Iowa Passes Controversial Bills Banning Gender-Affirming Care for Minors and Imposing Restrictions on Transgender Bathroom Use

Gender-affriming care on youth

Governor Kim Reynolds of Iowa has signed two laws that would restrict the rights of transgender minors and students to undergo gender-affirming care. The first law prohibits Iowa doctors from providing gender-affirming care, such as prescribing puberty blockers or trans-sexual hormones, to transgender minors.

The second law restricts transgender students from using school bathrooms or locker rooms that do not align with their sex assigned at birth. These laws take effect immediately, but doctors will have six months to stop providing gender-affirming care to patients under 18.

Two Laws Passed and is Said to be an Attack on Transgender Youth in Iowa

These laws are part of a wave of bills introduced by Iowa Republicans this year that target LGBTQ issues, particularly those affecting transgender children. In the article in Des Moines Register, the spokesperson of Governor Reynolds said that the governor have been meeting with some parents of transgender children to discuss the two bills before signing them into law.

The spokesperson stated that during the meeting, the governor expressed empathy towards the parents and acknowledged that the decision was difficult for her and elected officials.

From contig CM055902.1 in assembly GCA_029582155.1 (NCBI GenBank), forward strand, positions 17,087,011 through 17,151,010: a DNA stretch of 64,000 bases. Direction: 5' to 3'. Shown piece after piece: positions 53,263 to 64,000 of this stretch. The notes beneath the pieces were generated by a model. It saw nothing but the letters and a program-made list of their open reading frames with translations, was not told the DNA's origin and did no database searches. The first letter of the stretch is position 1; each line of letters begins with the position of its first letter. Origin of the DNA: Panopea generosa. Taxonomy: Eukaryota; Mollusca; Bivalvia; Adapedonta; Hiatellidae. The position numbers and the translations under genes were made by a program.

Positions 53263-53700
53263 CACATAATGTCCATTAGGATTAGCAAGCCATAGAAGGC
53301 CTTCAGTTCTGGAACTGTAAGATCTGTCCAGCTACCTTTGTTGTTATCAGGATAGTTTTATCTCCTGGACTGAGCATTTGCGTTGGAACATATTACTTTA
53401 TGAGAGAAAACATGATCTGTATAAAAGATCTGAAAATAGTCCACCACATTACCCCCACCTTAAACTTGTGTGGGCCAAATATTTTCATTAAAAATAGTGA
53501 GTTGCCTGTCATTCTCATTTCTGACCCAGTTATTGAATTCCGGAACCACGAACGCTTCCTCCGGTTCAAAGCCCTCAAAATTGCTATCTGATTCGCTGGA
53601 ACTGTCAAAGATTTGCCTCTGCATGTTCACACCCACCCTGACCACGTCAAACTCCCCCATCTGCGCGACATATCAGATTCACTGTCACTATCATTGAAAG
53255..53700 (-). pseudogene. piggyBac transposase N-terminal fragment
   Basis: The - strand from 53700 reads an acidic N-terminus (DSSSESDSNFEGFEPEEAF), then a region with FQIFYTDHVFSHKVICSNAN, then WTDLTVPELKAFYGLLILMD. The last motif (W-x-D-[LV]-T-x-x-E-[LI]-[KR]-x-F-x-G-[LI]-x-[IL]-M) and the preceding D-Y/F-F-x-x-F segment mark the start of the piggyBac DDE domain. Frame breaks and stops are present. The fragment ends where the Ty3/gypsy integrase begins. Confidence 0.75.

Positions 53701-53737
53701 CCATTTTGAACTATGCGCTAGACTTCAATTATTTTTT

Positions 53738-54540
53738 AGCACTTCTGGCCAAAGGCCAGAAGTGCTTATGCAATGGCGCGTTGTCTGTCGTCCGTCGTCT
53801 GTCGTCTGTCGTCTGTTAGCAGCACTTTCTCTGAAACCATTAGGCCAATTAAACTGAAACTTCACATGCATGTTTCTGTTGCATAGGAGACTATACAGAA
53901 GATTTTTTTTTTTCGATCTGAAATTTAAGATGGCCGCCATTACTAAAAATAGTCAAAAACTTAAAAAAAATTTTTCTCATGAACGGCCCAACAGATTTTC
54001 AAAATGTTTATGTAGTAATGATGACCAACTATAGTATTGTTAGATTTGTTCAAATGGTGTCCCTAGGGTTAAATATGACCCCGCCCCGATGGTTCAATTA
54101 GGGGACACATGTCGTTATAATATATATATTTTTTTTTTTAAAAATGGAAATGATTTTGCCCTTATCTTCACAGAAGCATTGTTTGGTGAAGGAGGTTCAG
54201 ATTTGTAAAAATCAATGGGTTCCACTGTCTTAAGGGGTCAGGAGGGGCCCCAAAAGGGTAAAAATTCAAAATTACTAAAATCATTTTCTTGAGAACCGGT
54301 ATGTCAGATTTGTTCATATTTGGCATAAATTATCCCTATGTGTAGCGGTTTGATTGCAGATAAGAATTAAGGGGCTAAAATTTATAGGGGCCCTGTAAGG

The governor also mentioned that her heart breaks for the families impacted by these laws. Despite the meeting, the governor signed the bills into law, which prohibit gender-affirming care for transgender minors and restrict transgender students' access to school facilities that align with their gender identity.

According to the article in CNN, in Iowa's state House, Democrats have accused supporters of banning gender-affirming care of hypocrisy for not giving parents a choice to allow such respect for their children. Democratic state Rep. Jennifer Konfrst argued that the session was supposed to be about parents' rights, but the bill seems to suggest that parents know best until the government steps in.

On the other hand, some Republicans disagreed with the idea during the debate, stating that they were taught not to judge others and the bill was too broad in its scope. Despite the controversy, the bill was passed by the state House with a vote of 58-39, following earlier approval by the state Senate with a 2-to-1 margin.

Also Read: Mississippi Senate Approves Bill Restricting Access to Gender-Affirming Health Care for Minors

Schools Need to Follow the Law

Superintendent Matthew Smith, the Interim of Des Moines Public Schools stated that the school district must follow the bathroom and locker room use law for transgender students, employees, parents, and visitors. According to Iowa Public Radio, Smith added that the district's commitment to serving the LGBTQ+ population with respect and dignity remains unchanged.

The DMPS policy, as well as federal and state legislation, forbid harassment and discrimination based on sexual orientation and gender identity. To make sure the safety and security of all students and employees and to foster a welcoming atmosphere for all members of the community, the school district will keep up the enforcement of its anti-discrimination and anti-harassment rules.

The new law allows students who desire more privacy when using the restroom or changing room to submit a written request signed by their parent or guardian to their principal.

Related Article: Texas' Gender-Affirming Care Considered Child Abuse For Some, Survey Says